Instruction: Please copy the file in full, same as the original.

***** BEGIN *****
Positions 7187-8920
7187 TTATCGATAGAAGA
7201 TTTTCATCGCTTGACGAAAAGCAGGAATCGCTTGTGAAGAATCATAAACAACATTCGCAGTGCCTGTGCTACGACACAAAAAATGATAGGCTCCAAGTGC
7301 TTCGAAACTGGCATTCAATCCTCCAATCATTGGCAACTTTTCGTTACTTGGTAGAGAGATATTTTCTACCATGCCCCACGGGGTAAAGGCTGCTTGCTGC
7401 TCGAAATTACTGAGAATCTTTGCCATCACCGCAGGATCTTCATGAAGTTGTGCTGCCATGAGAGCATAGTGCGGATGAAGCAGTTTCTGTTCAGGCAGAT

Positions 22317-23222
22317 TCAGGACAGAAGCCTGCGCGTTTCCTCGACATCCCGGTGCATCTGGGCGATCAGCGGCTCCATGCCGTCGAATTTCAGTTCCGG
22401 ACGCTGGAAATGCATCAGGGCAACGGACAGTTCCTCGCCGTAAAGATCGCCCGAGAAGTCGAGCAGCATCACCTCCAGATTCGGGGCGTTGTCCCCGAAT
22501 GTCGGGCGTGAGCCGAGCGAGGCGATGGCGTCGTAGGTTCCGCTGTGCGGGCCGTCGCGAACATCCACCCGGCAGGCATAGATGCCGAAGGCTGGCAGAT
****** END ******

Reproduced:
Positions 7187-8920
7187 TTATCGATAGAAGA
7201 TTTTCATCGCTTGACGAAAAGCAGGAATCGCTTGTGAAGAATCATAAACAACATTCGCAGTGCCTGTGCTACGACACAAAAAATGATAGGCTCCAAGTGC
7301 TTCGAAACTGGCATTCAATCCTCCAATCATTGGCAACTTTTCGTTACTTGGTAGAGAGATATTTTCTACCATGCCCCACGGGGTAAAGGCTGCTTGCTGC
7401 TCGAAATTACTGAGAATCTTTGCCATCACCGCAGGATCTTCATGAAGTTGTGCTGCCATGAGAGCATAGTGCGGATGAAGCAGTTTCTGTTCAGGCAGAT

Positions 22317-23222
22317 TCAGGACAGAAGCCTGCGCGTTTCCTCGACATCCCGGTGCATCTGGGCGATCAGCGGCTCCATGCCGTCGAATTTCAGTTCCGG
22401 ACGCTGGAAATGCATCAGGGCAACGGACAGTTCCTCGCCGTAAAGATCGCCCGAGAAGTCGAGCAGCATCACCTCCAGATTCGGGGCGTTGTCCCCGAAT
22501 GTCGGGCGTGAGCCGAGCGAGGCGATGGCGTCGTAGGTTCCGCTGTGCGGGCCGTCGCGAACATCCACCCGGCAGGCATAGATGCCGAAGGCTGGCAGAT